How Do Differing Modes of Adolescents' Understanding and Expressions of Gratitude relate to their Maturity and Adaptiveness

Indrawati Liauw
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Studies on gratitude in adolescents fall largely into the following key areas – the measurement and quantification of gratitude, the personal and interpersonal benefits associated with gratitude, and interventions that foster gratitude. However, less is known about the emergence and development of gratitude. While researchers have advanced the notion that children’s ability to attribute responsibility for positive outcomes and desire to do good to their benefactors solidify around the ages of 7 to 10, we know little about the qualitative nature of gratitude in youth. Using mixed methods analyses of interview and survey data, this study describes the different modes in which youth regard and express gratitude, and present evidence for how these differences associate with self-report survey measures on well-being and social adaptation. Based on these analyses, the authors posit that some modes of understanding and expressing gratitude at this stage of adolescence are more adaptive than others.

This paper is part of a larger study on character development to examine gratitude and four other character strengths in eighth-grade students. A total of 90 students in public, private and charter schools in Pennsylvania and California were interviewed in person using a semi-structured interview protocol. On gratitude, students were asked whether they experience gratitude, what makes them grateful, how they express gratitude and whether it was important for them to show appreciation to their benefactors. These participants also completed a web-based questionnaire at school. The survey measures include measures on gratitude, open-minded thinking, positive and negative affects, coping, and others.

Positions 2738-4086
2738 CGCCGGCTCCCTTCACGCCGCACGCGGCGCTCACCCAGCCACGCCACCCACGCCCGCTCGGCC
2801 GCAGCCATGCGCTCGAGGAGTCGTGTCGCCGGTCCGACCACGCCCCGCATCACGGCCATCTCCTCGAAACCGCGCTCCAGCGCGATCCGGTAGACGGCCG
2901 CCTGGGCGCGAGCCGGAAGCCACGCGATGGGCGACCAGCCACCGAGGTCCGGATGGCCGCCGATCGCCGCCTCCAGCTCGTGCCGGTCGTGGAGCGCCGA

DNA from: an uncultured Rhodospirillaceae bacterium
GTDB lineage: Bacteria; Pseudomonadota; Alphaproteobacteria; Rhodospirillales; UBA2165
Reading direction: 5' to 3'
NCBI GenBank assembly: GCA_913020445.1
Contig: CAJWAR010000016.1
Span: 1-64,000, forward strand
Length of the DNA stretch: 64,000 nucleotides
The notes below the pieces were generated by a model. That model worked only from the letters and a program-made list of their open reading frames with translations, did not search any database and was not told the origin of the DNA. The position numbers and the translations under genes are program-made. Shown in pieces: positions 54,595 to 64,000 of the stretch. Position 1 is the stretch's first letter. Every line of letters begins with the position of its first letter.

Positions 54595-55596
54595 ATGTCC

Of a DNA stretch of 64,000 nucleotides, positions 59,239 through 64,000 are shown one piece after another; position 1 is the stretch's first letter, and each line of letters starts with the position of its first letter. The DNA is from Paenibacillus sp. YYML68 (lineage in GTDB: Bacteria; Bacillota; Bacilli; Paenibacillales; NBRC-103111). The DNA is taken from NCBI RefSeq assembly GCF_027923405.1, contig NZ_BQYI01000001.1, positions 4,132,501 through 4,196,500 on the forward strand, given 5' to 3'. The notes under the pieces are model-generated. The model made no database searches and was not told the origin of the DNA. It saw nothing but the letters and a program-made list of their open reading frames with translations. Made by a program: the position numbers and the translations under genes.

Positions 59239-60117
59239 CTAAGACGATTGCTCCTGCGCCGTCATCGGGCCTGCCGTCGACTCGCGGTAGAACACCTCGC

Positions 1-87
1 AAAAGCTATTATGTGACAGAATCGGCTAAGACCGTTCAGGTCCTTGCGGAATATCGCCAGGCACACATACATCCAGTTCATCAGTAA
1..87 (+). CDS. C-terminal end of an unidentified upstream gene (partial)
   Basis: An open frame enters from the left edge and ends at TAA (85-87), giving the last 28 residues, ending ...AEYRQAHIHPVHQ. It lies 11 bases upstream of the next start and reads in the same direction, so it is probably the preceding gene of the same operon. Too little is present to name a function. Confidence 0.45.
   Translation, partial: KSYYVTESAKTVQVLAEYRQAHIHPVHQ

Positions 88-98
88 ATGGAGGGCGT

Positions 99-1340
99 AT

To support the claim that the modes of understanding and expressing gratitude differ in social adaptation, the paper will present the distributions of modes of approach to gratitude in the interview subsample (as coded from the interviews), and their relationships with key indicators of well-being and adaptation. The interviews were coded using open coding to explore how youth value and express gratitude. Analyses of the interviews reveal distinctive, reliably code-able differences in the ways 8th graders understand the meaning of gratitude and their expressions of gratitude. Triangulation with survey data reveals that these differing modes of understanding and expressing gratitude associate to different extents with indicators of well-being and social adaptation as indicated from the survey responses of the interviewees.

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